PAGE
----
Ten years ago, the Victorian, NSW and Commonwealth governments signed agreements and legislation to fund a 10-year plan to return environmental flows to the Snowy.
The three shareholder governments of Snowy Hydro Ltd were committed to providing $375 million to Water for Rivers for savings in the Murray and Murrumbidgee systems to off-set increased flows by 2012 to:
THE Snowy River below Jindabyne Dam – up to 21 per cent of annual natural flow.
SNOWY montane rivers – up to 118 gigalitres a year.
SEVENTY gigalitres a year to the Murray.
The three governments also agreed to return up to 28 per cent to the Snowy below Jindabyne Dam post-2012.
The legislation also required the NSW Government to establish an independent Snowy Scientific Committee to provide advice on the best environmental flow release regime and produce annual state-of-environment reports on the rivers affected by the Snowy scheme.
So where are we 10 years later?
In November 2010 and October last year, large spring flows were released into the Snowy River below Jindabyne from water savings obtained by Water for Rivers.
While the Snowy has seen some good flows this year, it is far from saved.
The annual allocation to the Snowy below Jindabyne this water year (beginning May 1) is only about 15 per cent of the annual natural flow, and half the required minimum environmental flow identified by scientists in 1996. Releases below Jindabyne are unlikely to be much more than 15 per cent, as half the water acquired by Water for Rivers is general security or low reliability.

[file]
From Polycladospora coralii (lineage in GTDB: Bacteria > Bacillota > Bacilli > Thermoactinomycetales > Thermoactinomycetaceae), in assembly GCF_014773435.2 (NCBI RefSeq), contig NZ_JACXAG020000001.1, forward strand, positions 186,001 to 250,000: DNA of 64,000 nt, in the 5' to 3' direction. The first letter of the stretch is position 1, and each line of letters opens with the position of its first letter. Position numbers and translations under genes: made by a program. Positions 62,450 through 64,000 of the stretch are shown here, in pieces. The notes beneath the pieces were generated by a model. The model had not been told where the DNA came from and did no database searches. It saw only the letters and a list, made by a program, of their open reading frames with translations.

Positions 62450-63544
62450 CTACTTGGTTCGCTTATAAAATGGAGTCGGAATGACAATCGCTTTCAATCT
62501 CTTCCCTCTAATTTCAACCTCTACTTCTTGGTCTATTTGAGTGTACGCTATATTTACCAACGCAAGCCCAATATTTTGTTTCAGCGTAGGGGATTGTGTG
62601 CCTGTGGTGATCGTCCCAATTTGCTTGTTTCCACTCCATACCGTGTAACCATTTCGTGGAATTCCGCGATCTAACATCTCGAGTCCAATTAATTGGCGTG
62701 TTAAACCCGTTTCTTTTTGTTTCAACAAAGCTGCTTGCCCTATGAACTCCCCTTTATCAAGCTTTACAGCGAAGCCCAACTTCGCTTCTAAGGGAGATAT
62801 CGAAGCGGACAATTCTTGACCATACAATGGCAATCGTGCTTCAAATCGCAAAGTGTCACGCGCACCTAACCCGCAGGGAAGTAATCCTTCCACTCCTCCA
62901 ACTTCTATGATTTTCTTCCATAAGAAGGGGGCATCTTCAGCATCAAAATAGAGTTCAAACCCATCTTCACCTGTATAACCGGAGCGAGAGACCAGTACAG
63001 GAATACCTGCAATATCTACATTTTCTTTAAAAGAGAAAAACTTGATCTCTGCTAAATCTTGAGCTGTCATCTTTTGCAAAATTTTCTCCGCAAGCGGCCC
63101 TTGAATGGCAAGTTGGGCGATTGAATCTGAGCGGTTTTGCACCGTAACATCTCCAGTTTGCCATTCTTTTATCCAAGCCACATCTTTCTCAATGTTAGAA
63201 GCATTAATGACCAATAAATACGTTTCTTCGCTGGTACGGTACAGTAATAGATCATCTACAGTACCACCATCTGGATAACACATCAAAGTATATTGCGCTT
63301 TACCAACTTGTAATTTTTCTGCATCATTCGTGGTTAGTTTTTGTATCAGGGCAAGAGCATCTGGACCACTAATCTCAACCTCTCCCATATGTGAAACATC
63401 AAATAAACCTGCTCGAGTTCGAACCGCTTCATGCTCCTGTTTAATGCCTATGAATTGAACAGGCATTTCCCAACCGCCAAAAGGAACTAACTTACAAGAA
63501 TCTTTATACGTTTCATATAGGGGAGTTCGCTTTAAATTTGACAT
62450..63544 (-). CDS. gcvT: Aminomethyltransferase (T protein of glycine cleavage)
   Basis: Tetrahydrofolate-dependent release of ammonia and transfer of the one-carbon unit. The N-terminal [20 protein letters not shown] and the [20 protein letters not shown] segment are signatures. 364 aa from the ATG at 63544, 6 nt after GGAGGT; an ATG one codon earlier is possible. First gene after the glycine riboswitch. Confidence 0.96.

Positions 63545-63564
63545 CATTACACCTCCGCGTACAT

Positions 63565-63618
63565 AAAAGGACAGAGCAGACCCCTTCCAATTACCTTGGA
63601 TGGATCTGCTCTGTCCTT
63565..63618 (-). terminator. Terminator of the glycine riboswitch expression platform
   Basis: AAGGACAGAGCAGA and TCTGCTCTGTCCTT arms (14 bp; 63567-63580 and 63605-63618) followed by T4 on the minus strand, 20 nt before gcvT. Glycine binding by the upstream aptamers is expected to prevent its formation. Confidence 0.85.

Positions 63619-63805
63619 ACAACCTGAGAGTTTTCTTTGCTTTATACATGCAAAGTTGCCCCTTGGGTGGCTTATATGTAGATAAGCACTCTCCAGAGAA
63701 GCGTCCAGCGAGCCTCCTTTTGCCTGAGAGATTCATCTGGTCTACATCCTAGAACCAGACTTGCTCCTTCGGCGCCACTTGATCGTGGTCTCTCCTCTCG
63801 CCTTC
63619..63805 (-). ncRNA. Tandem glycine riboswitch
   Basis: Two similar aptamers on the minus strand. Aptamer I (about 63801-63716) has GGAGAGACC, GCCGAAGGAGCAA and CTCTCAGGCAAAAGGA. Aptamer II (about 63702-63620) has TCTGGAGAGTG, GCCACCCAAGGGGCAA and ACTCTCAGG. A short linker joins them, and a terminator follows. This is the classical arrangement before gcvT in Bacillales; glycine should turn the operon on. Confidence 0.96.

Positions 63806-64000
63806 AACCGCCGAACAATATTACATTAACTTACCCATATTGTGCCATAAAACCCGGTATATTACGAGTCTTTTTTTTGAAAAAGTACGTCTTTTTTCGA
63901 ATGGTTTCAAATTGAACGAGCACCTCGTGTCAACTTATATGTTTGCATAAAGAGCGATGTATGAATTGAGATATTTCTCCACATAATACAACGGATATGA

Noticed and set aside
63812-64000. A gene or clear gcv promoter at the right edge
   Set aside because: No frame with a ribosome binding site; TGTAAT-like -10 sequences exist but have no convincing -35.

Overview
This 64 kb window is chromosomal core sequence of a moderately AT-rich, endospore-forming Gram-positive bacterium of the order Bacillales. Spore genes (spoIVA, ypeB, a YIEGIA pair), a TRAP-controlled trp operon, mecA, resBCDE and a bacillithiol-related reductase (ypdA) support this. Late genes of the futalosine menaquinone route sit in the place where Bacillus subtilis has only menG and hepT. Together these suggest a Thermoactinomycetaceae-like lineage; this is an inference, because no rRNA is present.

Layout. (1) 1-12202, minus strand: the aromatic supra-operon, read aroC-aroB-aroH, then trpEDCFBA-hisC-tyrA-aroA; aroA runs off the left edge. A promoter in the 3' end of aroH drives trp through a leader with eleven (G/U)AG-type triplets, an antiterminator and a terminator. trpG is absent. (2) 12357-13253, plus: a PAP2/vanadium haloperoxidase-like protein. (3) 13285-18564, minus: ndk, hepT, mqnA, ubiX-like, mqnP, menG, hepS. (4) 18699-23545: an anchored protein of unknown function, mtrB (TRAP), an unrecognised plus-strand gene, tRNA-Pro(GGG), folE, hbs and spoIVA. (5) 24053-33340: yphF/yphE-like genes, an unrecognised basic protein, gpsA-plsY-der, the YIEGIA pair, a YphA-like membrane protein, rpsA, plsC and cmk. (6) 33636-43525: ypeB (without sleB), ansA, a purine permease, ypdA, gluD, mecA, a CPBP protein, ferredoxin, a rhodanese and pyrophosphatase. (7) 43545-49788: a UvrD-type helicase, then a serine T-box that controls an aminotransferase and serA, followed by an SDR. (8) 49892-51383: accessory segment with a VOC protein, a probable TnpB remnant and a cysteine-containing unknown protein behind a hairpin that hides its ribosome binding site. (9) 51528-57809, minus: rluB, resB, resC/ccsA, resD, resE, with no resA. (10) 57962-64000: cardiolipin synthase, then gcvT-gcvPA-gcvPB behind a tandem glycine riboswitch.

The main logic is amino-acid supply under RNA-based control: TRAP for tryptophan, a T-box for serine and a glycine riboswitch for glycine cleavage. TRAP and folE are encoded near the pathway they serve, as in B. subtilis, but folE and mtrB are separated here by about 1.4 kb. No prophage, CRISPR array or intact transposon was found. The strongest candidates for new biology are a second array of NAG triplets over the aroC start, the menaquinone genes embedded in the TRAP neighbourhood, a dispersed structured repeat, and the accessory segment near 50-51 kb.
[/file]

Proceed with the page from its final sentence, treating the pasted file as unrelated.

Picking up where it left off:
These entitlements would only deliver much real water to the river in exceptionally wet years.
The upper Snowy River in Kosciuszko National Park was scheduled to receive increased flows from 2007-08 (below Guthega Dam) and from 2009-10 (below Island Bend Dam). However, these sections of the Snowy have not received environmental flows.
For months the Snowy River in Kosciuszko National Park remains a dry stony riverbed.
In addition, the main eastern tributary, the Eucumbene River, and many other tributaries were not included in the original Snowy legislation and will not receive environmental flows.
Snowy Hydro Ltd has made one release to the Murray in 2005-06 of 38 gigalitres.
There is now 230 gigalitres of taxpayer-funded water savings owed the Murray River held by Snowy Hydro Ltd in Snowy Scheme storages. Nevertheless, the Murray Darling Basin Authority has included it in baseline modelling for the proposed Basin plan.
The 2002 legislation also required NSW to establish the independent Snowy Scientific Committee but it was delayed until 2008.
The committee produced a series of invaluable public reports on the adequacy of flows to the Snowy and the upper Murrumbidgee.
The committee’s term expired on May 15 last year and despite commitments from the three relevant NSW ministers, it has still not been re-established.
The 10-year plan to restore the Snowy is a simpler and smaller version of the proposed Murray-Darling Basin Plan.
The failure of governments therefore, to deliver the environmental outcomes for the Snowy, does not bode well for the future of the Murray.